Image of the coronavirus taken with an electron microscope
I probably shouldn’t write this. It goes against some of the themes I addressed in the essay two weeks ago. Instead, I should probably write something about some aspect of evolution, astrophysics, or other interesting (to me) areas of science. Or something merely tangential to the underlying conditions of our current politics and economics. Or something about writing novels—which I should also be doing right now. But I am too heartsick at the present state of affairs to do any of that. So here goes.
“Did IQs just drop sharply while I was away?”1 We have a virus of unknown but suspect origin, of unknown but worrisome characteristics concerning its transmissibility, symptoms, detection, and causes of mortality, and of unknown presence in the general population due to lack of universal testing. Some people claim that the “bad cold” with a “persistent cough” that was going around in December and January—I myself had a bout—was this same coronavirus but of unrecognized origin and status. Some people claim that this is a bat virus under study in a Chinese virology lab that got out and into the general population. Some still think it was a crossover from a bat in the nearby “wet market.” And the Chinese government is claiming this is a U.S. bioweapon that we launched against their country and that has now come back to bite us in spades. Meanwhile, some U.S. senators were given a confidential briefing—presumably about this virus—and immediately dumped their stock portfolios, as if the end times were at hand.
Everybody knows. Nobody knows. We live in contaminated times.
Back in March2 I was not unduly alarmed when the six Bay Area counties—closely followed by governor of California, for the whole state—ordered us all to “shelter in place” so as to “flatten the curve” of viral transmission. That made sense at the time. I gave the process two weeks, maybe three, just until the crisis had passed. I thought we could all do without sit-down meals in restaurants, movies in the theater, and shopping expeditions at the mall for at least that long. We could do with the schools being closed for a week or two, or even to the end of term. At the time, the president thought things would probably be back to normal by now.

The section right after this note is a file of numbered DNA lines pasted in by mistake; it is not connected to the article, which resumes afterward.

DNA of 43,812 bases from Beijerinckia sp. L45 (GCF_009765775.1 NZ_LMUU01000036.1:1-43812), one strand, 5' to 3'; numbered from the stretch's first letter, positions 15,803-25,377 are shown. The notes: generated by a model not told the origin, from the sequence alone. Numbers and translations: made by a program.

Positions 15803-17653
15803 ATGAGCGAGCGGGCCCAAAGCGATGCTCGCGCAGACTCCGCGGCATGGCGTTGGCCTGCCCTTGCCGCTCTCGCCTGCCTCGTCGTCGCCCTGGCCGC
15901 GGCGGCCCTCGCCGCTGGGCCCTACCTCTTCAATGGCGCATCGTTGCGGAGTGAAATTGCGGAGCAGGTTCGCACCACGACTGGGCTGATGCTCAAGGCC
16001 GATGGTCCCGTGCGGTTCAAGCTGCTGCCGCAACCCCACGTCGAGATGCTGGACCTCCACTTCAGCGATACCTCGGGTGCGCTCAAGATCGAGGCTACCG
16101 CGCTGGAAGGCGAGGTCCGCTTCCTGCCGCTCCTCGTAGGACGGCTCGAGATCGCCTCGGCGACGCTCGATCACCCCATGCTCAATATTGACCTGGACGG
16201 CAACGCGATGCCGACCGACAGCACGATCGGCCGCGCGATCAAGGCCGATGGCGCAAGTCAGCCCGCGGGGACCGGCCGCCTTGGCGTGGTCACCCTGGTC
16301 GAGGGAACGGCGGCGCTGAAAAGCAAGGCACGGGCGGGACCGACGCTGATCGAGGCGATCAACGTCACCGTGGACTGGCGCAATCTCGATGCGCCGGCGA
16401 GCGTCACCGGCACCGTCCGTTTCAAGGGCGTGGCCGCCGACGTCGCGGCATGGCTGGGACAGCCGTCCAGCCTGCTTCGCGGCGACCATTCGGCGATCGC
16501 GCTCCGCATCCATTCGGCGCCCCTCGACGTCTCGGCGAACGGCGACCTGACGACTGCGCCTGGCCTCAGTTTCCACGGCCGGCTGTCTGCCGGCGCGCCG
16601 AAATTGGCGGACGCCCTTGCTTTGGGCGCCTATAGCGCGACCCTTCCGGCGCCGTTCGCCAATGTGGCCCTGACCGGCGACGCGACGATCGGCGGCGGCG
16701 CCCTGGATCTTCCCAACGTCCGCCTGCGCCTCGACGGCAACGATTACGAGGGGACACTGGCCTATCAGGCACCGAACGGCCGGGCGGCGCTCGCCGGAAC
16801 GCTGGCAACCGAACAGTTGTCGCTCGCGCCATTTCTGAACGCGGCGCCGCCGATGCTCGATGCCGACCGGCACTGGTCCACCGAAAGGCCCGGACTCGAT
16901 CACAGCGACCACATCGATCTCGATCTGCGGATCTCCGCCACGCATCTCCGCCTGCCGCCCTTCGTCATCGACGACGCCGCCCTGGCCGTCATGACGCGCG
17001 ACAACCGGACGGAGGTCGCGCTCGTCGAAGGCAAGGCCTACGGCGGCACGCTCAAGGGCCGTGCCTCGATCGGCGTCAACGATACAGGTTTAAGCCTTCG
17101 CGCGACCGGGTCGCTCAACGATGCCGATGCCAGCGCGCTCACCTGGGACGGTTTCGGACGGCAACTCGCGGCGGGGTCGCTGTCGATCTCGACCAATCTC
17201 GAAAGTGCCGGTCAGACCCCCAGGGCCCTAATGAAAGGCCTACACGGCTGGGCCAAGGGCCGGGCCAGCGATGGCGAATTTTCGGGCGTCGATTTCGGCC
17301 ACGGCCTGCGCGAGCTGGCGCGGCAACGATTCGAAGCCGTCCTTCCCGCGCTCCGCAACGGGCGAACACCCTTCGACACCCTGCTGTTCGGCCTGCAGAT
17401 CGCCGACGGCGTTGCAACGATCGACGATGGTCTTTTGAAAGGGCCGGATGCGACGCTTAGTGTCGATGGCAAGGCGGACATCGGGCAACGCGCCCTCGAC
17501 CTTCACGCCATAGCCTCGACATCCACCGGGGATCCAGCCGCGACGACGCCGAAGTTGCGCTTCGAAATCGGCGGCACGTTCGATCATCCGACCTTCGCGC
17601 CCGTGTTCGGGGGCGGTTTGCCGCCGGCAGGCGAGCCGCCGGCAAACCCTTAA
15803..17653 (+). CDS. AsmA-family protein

But as I write this (admittedly about a week before the above posted date), and now in the third week of the general shutdown, and with the Bay Area counties extending their sheltering orders for another month, to the beginning of May, the emergency measure is starting to look like a new economic reality. People who worked in those restaurants, movie and sports complexes, shopping malls, and so many other places deemed as “non-essential” services are now being laid off. Utilities, once a safe refuge in the stock market, are taking a hit because they expect to experience massive non-payment of their bills in April. Banks are preparing for people to stop paying off their mortgages, and landlords for people to come up short on the month’s rent—all while some cities are already ordering a halt to all foreclosures and evictions. The consumer economy that was doing so well in January and early February just hit a wall and came to a stop.